Here's an episode that doesn't try to be anything but fun and largely succeeds. Last week I wrote about this being the obligatory the Doctor-hangs-out-with-a-famous-writer episode but I didn't mean that as a complaint. I've enjoyed each of the forays into the literary past and this is no exception.
It's also written by someone who's taken this journey before. Gareth Roberts also penned "The Shakespeare Code" from the second season. Roberts is a Who veteran, who wrote novels for the franchise during the dark years of the 1990s when there wasn't even a TV show. Here he brings a different formula than before, dropping the Doctor and Donna in the middle of a classic whodunit.
And, of course, who better than Agatha Christie to help solve said whodunit? One of the cleverer lines finds Donna likening the silliness of solving a mystery with Christie to hanging out with Dickens and a bunch of ghosts at Christmas. It's both a tweak to the absurdity of the premise and a reference to a past episode. It's a self-referential show, this series, but it's rarely quite so post-modern.
Fenella Woolgar's quite charming as Christie, isn't she? I've seen her in a couple of things before but never really noticed her. (It looks like she has a role in Steven Moffat's Jekyll.) I like the way she captures Christie's supreme confidence at the one thing she knows she does well and her equally strong doubt as to whether that even matters. She is, after all, just a mystery writer. But by the end of the episode she's applied those skills to a real-life mystery and come to believe the Doctor's assertion that being the best mystery writer sets her apart, even if she doesn't remember a thing about the adventure.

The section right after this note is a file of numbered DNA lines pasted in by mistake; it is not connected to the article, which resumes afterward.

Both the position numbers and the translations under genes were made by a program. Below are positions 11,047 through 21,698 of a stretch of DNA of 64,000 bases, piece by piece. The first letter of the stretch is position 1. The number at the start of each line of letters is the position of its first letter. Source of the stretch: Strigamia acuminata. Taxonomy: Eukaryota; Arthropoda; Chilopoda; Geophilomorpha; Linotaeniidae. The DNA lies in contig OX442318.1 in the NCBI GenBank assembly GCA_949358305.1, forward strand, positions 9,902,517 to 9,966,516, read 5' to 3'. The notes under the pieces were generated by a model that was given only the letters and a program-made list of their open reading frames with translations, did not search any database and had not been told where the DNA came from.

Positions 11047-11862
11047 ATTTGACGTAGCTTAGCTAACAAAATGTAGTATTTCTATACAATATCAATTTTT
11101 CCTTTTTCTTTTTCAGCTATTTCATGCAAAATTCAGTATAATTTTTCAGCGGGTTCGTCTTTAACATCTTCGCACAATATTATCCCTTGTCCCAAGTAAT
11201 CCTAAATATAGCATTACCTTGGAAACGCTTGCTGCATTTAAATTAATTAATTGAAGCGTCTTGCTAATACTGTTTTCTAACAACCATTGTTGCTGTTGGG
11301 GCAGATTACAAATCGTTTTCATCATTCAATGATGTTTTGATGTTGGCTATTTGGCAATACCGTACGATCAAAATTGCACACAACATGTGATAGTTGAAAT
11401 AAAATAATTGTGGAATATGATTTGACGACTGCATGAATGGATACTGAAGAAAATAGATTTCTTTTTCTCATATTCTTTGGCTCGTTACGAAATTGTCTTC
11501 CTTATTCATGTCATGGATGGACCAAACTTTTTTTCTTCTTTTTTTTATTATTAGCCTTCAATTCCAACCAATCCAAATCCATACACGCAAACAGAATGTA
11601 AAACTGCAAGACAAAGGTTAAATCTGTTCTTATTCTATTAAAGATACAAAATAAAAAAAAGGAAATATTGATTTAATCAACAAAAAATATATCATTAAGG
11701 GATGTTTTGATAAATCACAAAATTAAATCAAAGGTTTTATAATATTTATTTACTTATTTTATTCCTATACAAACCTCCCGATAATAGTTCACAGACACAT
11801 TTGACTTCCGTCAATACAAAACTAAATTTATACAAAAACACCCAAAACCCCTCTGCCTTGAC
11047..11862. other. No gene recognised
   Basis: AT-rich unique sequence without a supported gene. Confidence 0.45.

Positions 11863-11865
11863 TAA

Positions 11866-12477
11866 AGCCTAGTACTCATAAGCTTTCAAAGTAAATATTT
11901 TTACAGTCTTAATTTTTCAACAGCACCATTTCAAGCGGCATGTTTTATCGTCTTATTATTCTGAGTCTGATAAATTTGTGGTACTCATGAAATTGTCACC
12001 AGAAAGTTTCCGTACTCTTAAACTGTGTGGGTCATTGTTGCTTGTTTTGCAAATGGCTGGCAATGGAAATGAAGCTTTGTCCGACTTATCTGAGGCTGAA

I read tons of Agatha Christie when I was a kid and probably too young to get the subtler touches. I don't know how well her writing would hold up to my eyes today. But I do know it's not everyone who can define an entire genre. But you can trace just about any element of the drawing room mystery–or most TV procedurals, for that matter–to Christie by some route or other. This episode respects that, playing by the rules Christie laid out by giving viewers all the clues they need to solve the mystery somewhere in the narrative itself. It also plays by those rules fairly well, even if it does involve a character who can transform himself into a giant wasp, a device that probably never occurred to Christie.
About that wasp: I'm not sure if it's one of the best effects this series has had or one of the worst. It's certainly one of the most expensive-looking but it doesn't have a lot of gravity. But that might just be my anti-CGI prejudice acting up again. I thought Peter Jackson's King Kong had cured me.
So The Unicorn And The Wasp works as a Christie homage and even as a nice character study of its fictionalized Christie. But how does it hang together as an episode of Doctor Who? Rather well, I thought. The scene in which the Doctor sought an antidote for cyanide poisoning maybe went on a little too long but Catherine Tate is a lot of fun as she tries to fit in with the 1920s high society. And while the Doctor's flashback to his time with Charlemagne doesn't make that much sense, it's still a funny bit.
In the big picture, we don't really move that much further forward. Apart from a reference to bees disappearing, the season's overarchng goes untouched. But it looks like we're in for some heaviness next week. Maybe even enough heaviness to better appreciate a pleasant trifle like this.